The Ombudsman Peter Boshier has written to Prime Minister Jacinda Ardern about the extended "unofficial" coalition document.
The existence of the document was first acknowledged by Winston Peters, who said it would be released "at some point".
Since then, the Government has backpedalled, refusing to release the document under the Official Information Act, saying it's not held by Ministers.
Newsroom journalist Sam Sachdeva, who lodged the OIA, took the issue to the Ombudsman.
Mr Boshier told RNZ he has written to Ms Ardern and expects the Prime Minister to respond within five days.
While Mr Boshier wouldn't say what the contents of the letter are, he said in his two years as chief Ombudsman, every decision he's made has been complied with.
Outlining the general process, Mr Boshier said, "I see the document. I go through it. I form my own view. I then take that provisional view to each side and say, 'This is what my view is. What do you say in relation to my view?'"
The office of the Ombudsman has confirmed the contents of the letter are preliminary, outlining that a complaint has been recieved.
During the half-hour interview about Government transparency on RNZ, Mr Boshier said the OIA is a "fundamentally important part of New Zealand's framework."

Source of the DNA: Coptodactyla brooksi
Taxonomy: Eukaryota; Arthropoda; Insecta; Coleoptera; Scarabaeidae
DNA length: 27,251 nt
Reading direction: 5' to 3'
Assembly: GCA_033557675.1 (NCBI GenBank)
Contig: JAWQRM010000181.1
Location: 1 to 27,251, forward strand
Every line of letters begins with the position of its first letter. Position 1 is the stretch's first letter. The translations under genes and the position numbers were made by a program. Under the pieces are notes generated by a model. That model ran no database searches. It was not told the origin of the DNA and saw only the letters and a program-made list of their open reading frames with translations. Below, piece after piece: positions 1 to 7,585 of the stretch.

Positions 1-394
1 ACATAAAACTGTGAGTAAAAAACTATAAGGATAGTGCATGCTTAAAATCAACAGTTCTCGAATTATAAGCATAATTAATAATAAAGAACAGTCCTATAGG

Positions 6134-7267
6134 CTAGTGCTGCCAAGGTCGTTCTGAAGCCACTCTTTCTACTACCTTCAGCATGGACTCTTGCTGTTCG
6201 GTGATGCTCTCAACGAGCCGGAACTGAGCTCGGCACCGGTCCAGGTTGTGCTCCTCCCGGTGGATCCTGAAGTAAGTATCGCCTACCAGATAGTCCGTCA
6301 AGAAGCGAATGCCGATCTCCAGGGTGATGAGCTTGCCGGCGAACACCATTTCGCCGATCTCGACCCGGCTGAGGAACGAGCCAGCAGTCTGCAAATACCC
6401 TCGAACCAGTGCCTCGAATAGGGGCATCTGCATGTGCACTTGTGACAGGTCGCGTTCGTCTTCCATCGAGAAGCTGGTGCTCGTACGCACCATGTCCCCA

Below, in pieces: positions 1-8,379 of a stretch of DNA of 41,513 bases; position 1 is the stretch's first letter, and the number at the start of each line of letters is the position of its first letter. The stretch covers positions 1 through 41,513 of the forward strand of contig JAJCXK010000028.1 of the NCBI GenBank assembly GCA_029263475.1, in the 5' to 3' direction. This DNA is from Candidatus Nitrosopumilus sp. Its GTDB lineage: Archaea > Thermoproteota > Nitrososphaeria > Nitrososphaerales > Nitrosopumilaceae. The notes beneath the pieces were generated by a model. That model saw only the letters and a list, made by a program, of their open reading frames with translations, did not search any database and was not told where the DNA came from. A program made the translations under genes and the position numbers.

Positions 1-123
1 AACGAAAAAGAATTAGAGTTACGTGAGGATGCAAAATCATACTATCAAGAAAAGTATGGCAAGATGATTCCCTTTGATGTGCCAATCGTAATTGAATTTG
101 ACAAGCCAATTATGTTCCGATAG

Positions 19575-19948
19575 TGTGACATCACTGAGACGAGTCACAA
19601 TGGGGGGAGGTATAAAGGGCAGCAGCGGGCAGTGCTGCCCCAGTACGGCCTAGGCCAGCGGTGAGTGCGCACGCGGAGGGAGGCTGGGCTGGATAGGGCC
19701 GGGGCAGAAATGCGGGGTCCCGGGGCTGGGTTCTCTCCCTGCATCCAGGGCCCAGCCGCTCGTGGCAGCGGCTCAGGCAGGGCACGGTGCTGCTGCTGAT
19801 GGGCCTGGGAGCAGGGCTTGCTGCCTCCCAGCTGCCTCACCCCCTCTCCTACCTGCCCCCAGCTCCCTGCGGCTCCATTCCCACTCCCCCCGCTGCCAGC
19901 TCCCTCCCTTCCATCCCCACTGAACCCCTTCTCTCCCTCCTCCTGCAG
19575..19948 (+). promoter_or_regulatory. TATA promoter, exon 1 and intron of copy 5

"Like a lot of laws, it needs enforcing, and it needs a will and it needs good leadership," he said.
He said there is too much risk adversity in the release of information and the Office of the Ombudsman often finds unjustified redactions of information.
He's concerned Ministers are not being given free and frank advice, saying it's being dumbed down out of fear the advice will go public.
Consideration also needs to be given as to when blue-sky ideas become subject to the Official Information Act, he said.
"Some ideas at the beginning are silly... blue sky ideas that go nowhere," so he said discussion of when on the timeline such ideas would become subject to an official information request needs to take place, he said.